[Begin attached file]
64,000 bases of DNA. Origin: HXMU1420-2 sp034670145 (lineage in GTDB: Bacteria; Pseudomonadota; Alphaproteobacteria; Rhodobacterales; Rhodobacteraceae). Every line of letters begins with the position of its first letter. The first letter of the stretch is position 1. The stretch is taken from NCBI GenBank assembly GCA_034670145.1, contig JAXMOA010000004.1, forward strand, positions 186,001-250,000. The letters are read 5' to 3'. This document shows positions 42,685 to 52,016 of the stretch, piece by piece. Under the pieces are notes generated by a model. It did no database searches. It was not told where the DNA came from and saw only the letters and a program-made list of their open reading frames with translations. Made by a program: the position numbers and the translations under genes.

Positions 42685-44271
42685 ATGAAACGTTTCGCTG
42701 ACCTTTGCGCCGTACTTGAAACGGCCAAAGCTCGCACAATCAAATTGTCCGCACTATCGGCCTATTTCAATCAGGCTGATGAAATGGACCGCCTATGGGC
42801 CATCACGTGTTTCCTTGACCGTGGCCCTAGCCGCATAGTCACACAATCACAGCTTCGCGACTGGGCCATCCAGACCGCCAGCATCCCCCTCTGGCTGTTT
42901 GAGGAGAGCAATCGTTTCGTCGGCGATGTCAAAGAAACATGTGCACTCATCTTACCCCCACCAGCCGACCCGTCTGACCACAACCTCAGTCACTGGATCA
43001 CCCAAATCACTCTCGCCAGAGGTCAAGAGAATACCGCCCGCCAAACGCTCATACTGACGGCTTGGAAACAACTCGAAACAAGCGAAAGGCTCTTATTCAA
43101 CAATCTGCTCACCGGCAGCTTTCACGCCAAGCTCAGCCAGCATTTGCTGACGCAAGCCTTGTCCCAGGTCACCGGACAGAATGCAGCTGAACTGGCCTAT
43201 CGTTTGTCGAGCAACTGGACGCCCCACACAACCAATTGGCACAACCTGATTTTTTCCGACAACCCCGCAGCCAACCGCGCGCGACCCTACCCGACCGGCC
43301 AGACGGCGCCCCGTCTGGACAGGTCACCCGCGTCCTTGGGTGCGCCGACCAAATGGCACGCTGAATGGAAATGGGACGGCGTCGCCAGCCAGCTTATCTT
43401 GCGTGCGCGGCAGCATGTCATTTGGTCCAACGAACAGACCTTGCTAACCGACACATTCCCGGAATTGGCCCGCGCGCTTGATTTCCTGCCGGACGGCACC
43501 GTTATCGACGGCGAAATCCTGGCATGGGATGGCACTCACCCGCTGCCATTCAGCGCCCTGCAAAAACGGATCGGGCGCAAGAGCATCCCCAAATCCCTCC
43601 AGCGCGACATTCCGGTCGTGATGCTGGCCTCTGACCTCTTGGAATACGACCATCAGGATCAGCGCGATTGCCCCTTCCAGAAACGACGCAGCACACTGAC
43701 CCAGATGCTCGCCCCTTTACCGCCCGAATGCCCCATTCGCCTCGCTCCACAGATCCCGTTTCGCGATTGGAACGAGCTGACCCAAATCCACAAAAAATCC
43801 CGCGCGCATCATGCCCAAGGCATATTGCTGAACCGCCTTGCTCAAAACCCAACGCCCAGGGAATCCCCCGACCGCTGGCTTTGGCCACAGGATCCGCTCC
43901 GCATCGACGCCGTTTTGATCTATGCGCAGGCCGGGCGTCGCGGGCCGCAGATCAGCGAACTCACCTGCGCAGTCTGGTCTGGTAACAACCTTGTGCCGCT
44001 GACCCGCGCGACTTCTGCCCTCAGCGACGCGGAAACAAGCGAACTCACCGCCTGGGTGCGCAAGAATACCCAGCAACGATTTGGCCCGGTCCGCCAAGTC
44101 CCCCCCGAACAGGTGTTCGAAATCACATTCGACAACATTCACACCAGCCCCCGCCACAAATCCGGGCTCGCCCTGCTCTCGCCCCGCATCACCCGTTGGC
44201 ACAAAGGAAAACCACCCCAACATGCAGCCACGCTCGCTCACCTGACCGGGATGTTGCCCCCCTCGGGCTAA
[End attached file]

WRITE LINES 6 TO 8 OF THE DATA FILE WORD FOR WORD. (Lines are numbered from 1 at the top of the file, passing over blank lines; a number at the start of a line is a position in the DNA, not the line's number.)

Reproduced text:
42901 GAGGAGAGCAATCGTTTCGTCGGCGATGTCAAAGAAACATGTGCACTCATCTTACCCCCACCAGCCGACCCGTCTGACCACAACCTCAGTCACTGGATCA
43001 CCCAAATCACTCTCGCCAGAGGTCAAGAGAATACCGCCCGCCAAACGCTCATACTGACGGCTTGGAAACAACTCGAAACAAGCGAAAGGCTCTTATTCAA
43101 CAATCTGCTCACCGGCAGCTTTCACGCCAAGCTCAGCCAGCATTTGCTGACGCAAGCCTTGTCCCAGGTCACCGGACAGAATGCAGCTGAACTGGCCTAT